So, the papers are talking up Frank Lampard as the next Celtic manager.
The Sun are suggesting it could happen.
Lampard recently left the club where he was a playing hero, Chelsea. After a short, mediocre stint with Derby County, his name-brand secured him one of the biggest jobs in Europe, where he lasted a season and a half. In fairness to “Lamps”, Chelsea finished 4th last season, hamstrung by a summer transfer window ban [BBC].
When Roman Abramovic gave Lampard funds, the former midfielder spent £222m [Transfermarkt], on players you would’ve thought would’ve made an impact. Kai Havertz, Timo Werner and Hakim Ziyech all looked like astute buys, while the goalkeeping conundrum at Stamford Bridge looked sorted with Edouard Mendy joining from Rennes.
Yet, Lampard left Chelsea at 9th in the table. With Neil Lennon under pressure, the inevitable speculation linking him to the Celtic job arrived on cue.
Is it a good idea, though?
Rookie coach Lampard; a good Celtic tactical fit?
Firstly, two things become clear.
Chelsea’s squad is brimming with exceptional talent. Objectively, Lampard should’ve been doing much, much better with these players. Secondly, his teams have been incredibly frail at the back, especially this season’s Chelsea.
Lampard likes to set his sides up in a 4-3-3, with attacking wing-backs and mobile midfielders who can cover large areas of the pitch. With Kovacic and Kante, Lampard essentially had two box-to-box midfielders operating in the middle, with the likes of Mason Mount able to join the attack, to create mismatches going forward. However, Kovacic would often find his position exposed by joining the attack too readily.
Aggressive pressing was the name of the game under Lampard at Chelsea. However, as Outside of the Boot explains, it was more of a defensive tactic than Klopp’s “Gegenpress”, for example. Chelsea under Lampard were extremely vulnerable to counter attacks:
“Chelsea stand at a concerning third place in the Premier League table for goals conceded on the break, with his Derby side standing joint top for the same statistic last season.”
In a fast-paced league like ours, that could be a real problem. This current Celtic side struggle with teams breaking quickly, as it forces Neil Lennon’s side into needless fouls, where opponents score from set-pieces (more often that not).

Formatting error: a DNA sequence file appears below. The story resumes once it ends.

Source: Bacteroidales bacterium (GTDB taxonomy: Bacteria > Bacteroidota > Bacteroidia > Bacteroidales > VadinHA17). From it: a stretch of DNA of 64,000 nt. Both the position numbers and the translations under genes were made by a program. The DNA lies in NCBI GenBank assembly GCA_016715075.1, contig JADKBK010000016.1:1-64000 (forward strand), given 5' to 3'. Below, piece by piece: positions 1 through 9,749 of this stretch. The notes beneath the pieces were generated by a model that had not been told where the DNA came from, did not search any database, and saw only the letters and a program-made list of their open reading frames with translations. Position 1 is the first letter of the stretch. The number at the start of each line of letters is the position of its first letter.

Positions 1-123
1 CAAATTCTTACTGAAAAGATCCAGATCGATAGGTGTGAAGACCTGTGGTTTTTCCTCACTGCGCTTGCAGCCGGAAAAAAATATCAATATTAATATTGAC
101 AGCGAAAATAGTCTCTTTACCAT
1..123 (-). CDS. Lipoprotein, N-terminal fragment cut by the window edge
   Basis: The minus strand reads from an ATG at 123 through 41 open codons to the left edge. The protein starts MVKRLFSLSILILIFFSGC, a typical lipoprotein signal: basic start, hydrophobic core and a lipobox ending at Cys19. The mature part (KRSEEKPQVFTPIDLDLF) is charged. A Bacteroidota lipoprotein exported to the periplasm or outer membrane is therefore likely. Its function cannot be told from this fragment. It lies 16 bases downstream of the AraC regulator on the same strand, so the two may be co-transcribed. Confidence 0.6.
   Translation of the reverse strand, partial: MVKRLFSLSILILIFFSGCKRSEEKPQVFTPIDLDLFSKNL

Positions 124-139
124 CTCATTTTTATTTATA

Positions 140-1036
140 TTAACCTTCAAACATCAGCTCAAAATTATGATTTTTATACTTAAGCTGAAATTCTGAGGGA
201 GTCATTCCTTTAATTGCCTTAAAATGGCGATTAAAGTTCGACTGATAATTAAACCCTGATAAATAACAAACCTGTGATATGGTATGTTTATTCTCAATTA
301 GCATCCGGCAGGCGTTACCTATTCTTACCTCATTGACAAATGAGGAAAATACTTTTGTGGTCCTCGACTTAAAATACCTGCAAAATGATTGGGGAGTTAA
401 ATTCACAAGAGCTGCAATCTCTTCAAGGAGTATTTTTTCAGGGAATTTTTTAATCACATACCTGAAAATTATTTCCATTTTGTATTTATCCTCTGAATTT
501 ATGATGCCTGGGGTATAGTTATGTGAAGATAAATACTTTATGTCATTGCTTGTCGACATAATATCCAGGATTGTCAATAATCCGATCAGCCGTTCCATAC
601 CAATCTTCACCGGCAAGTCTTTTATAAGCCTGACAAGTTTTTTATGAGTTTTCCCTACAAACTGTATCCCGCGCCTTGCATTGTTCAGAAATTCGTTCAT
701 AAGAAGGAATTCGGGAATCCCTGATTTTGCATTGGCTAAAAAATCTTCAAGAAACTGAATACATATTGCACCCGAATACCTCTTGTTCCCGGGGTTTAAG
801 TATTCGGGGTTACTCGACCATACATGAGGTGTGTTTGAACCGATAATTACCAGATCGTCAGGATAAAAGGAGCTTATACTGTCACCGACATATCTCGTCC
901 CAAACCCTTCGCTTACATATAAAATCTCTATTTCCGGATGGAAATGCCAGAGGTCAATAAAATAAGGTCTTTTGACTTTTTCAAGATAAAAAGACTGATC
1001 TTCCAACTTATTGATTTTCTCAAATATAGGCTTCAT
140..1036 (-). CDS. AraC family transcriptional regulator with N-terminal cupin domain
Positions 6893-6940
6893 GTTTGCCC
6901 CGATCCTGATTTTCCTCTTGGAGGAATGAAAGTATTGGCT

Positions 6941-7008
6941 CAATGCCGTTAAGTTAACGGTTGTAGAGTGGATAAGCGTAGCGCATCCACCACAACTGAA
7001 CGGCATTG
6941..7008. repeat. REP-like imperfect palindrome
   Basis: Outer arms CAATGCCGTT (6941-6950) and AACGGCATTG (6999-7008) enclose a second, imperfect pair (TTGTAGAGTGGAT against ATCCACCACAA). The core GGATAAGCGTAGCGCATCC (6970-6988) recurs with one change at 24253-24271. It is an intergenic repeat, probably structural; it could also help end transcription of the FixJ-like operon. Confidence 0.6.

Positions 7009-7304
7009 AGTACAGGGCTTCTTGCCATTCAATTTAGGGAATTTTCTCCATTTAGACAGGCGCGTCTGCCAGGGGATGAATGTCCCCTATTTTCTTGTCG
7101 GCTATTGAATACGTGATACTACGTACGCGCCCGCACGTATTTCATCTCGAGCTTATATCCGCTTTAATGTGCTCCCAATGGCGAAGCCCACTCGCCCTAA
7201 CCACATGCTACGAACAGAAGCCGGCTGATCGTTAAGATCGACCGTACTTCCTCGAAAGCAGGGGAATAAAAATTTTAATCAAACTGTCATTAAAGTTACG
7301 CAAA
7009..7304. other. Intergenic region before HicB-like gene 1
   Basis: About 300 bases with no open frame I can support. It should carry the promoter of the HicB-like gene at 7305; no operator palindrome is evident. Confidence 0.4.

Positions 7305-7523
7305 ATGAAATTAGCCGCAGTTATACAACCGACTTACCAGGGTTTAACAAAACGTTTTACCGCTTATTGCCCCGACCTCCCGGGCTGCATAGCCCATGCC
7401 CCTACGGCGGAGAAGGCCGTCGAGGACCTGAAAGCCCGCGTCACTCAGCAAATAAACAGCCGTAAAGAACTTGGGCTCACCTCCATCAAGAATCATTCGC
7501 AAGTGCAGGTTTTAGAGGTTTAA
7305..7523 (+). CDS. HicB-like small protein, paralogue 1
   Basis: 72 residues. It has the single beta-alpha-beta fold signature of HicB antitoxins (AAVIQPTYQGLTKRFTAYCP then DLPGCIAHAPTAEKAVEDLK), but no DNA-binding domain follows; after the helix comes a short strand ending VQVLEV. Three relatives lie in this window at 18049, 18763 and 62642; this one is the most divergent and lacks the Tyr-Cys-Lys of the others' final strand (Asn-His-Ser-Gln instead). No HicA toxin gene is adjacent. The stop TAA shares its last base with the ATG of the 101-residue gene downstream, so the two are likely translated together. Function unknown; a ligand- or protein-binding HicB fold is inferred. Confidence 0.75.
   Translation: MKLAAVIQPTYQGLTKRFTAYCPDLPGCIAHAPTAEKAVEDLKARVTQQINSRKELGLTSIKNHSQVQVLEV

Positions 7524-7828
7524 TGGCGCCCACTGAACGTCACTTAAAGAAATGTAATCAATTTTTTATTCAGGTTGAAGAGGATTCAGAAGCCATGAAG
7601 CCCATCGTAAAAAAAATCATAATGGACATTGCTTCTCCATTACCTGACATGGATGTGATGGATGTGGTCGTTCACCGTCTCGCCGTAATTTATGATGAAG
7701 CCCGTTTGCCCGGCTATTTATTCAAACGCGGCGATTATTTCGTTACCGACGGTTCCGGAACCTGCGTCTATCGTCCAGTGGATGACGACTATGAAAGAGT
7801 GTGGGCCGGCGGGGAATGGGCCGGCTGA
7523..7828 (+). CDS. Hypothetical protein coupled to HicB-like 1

If, hypothetically, Lampard was to play a 4-3-3, we’d expect a combination of Soro dropping deeper, McGregor to his left and Turnbull to his right. As exciting as that sounds going forward, it relies on incredibly hard work from McGregor and Turnbull to be able to track back.
McGregor is comfortable with that, and we’re sure Turnbull could progress his game to suit that need, but it’d be a tricky transition to pull off long-term.
Ex-Premier League Boys’ Club?
I’m uncertain whether this is misplaced jingoism or a contrarian, anti-PL sentiment, but there’s something about all this “coming up the road to take on Gerrard” stuff that doesn’t sit right with me.
Yes, it’ll help any Sky Sports deal, but the Glasgow Derby turning into a battle between England’s best midfielders of the last 20 years is a little hollow, I feel. Steven Gerrard was a gamble on Rangers’ part, having only managed youth sides at Liverpool.
While that’s certainly one way to become educated in management, it still represents a bit of a punt from the Ibrox side’s perspective. Some patience and a budget later, it’s paid off for them.
Lampard would clearly have more experience before joining Celtic, but is it necessarily good experience? It was sheer nepotism that landed Lampard the Derby County job [Sky Sports], and it was his playing career that got him the big role at Chelsea.
Let’s be clear here: his Derby County side were, at best, alright. They made it to 6th in the Championship [Metro], with Lampard leaving after a single season to join Chelsea. At the Blues, he did ok initially, before the side’s form fell off a cliff.
Does he deserve to just jump into his next big club based on his CV? I’d argue not. And certainly not ours.
Frank Lampard: automatic political misfit at Celtic
This bit you might not care about, but plenty will.
Celtic come from a tradition of being working-class, worker orientated and socially conscious. The biggest Bhoys’ supporters group share and live those ideals. So Frank Lampard, an avowed Tory, has an automatic disadvantage there.
The Celtic supporters have a long history of rejecting Conservatism. The clearest example are the protests against Rod Stewart after the last election [Daily Record], and of course, the anti-Thatcher demo in 1988 [Herald].
Employing someone as unabashedly Tory as Frank Lampard could only serve to add to supporter unrest against the board, who feature Ian Bankier and Ian Livingstone, a Conservative peer.
It may sound like small-time stuff, but it’s the Celtic support who matter most here. Many will find having a manager who represents London Conservatism uncomfortable. If he does badly, a huge number of the support would be on Lampard’s back from day one.
This kind of thing matters.